Dogs have long been man’s best friend, providing love and companionship. New research however, reveals that the benefits of this friendship go way beyond that.
In a study at the University of Alberta, it was shown that babies from families who own pets–70 percent were dogs–had a lower risk of allergic disease, as well as obesity.
The gut micro biome–the bacteria found in the human digestive tract–is believed to be the reason for this. In the study, the two types of bacteria were found to be Ruminococcus and Oscillospira. The abundance of these bacteria in the gut increased twofold when there was a pet in the house.
The latest findings build on twenty years of research showing that children who grow up with dogs have a lower risk of asthma. The theory is that exposure to dirt and bacteria early in life can create immunity. Although scientists aren’t sure of the exact mechanism.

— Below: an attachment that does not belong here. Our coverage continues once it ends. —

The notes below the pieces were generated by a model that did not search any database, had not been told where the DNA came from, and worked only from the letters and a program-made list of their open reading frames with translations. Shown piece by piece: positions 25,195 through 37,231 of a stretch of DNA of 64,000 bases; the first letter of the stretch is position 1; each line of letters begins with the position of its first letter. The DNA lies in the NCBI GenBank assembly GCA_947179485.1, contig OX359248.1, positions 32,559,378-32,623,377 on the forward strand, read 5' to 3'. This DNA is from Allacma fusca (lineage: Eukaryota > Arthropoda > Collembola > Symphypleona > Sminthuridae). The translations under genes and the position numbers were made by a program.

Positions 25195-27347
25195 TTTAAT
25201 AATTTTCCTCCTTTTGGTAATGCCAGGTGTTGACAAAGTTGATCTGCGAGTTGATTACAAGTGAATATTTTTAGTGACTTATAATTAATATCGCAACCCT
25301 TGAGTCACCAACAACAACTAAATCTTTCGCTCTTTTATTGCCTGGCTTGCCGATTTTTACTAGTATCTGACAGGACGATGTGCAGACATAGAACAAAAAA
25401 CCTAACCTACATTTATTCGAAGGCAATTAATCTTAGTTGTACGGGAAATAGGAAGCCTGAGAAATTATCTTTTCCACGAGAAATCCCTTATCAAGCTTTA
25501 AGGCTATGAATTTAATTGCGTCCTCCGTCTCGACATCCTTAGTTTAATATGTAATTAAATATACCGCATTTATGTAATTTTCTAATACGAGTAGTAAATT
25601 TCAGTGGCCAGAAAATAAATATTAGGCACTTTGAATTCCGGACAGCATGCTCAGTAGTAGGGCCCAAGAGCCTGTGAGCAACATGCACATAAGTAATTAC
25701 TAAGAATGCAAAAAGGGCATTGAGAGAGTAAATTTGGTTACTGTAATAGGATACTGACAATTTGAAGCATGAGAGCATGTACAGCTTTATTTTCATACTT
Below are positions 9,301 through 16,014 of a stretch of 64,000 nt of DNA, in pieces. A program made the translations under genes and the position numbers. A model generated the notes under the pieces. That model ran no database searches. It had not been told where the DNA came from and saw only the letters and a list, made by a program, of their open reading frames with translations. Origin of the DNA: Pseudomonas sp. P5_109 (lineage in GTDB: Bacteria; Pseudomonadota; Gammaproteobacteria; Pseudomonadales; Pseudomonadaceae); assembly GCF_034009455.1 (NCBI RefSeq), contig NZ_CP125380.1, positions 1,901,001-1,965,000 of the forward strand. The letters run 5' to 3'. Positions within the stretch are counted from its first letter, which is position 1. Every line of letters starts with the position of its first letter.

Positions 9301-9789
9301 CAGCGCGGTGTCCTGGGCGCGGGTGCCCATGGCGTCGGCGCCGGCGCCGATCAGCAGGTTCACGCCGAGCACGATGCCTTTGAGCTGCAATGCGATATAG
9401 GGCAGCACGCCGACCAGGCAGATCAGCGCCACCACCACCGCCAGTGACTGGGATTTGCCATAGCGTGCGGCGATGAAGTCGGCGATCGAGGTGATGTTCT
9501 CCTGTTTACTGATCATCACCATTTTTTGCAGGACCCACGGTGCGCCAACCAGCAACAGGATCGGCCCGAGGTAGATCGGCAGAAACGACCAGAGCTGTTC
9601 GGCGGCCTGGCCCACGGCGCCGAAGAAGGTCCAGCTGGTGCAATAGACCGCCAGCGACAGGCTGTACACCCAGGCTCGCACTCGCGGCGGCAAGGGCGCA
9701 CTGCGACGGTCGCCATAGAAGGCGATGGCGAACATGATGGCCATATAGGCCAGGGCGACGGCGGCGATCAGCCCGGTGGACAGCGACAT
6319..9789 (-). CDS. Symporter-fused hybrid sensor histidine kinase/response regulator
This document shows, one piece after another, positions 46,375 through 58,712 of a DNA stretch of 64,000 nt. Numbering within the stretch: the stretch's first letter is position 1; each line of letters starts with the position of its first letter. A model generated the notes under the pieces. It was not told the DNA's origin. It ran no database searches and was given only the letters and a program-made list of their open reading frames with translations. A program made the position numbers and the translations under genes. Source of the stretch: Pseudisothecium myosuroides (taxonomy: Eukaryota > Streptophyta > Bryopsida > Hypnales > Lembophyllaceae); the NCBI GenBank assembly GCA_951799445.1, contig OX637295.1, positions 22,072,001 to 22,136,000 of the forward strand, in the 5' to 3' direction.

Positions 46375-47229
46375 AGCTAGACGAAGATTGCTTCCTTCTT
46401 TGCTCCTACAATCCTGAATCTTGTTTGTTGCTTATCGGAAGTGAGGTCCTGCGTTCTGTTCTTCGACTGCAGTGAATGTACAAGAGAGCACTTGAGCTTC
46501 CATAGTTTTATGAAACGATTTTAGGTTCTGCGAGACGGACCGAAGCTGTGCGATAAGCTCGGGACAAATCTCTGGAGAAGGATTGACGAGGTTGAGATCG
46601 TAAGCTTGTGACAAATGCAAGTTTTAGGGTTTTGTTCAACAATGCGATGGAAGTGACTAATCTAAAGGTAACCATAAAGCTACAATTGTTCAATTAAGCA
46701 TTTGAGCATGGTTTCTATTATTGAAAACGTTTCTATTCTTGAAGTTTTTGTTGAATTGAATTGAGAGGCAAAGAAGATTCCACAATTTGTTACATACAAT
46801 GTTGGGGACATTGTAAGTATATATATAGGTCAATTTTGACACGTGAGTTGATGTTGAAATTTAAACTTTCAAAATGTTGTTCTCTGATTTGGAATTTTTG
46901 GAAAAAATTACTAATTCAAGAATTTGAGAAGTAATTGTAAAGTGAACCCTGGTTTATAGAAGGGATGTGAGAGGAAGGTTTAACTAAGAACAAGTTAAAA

Interestingly, pet exposure was also shown to affect the gut micro biome indirectly during pregnancy–from dog, to mother to unborn baby. Even if the dog was given away before the baby was born, the exchange would still have taken place.
This exchange also works in cases which have been known to lower a child’s immunity such as C-section birth, lack of breastfeeding and antibiotic administration during birth.
Much like what has been done with probiotics in the health food industry, scientists are not ruling out the possibility of a future “dog in a pill” as a preventive measure.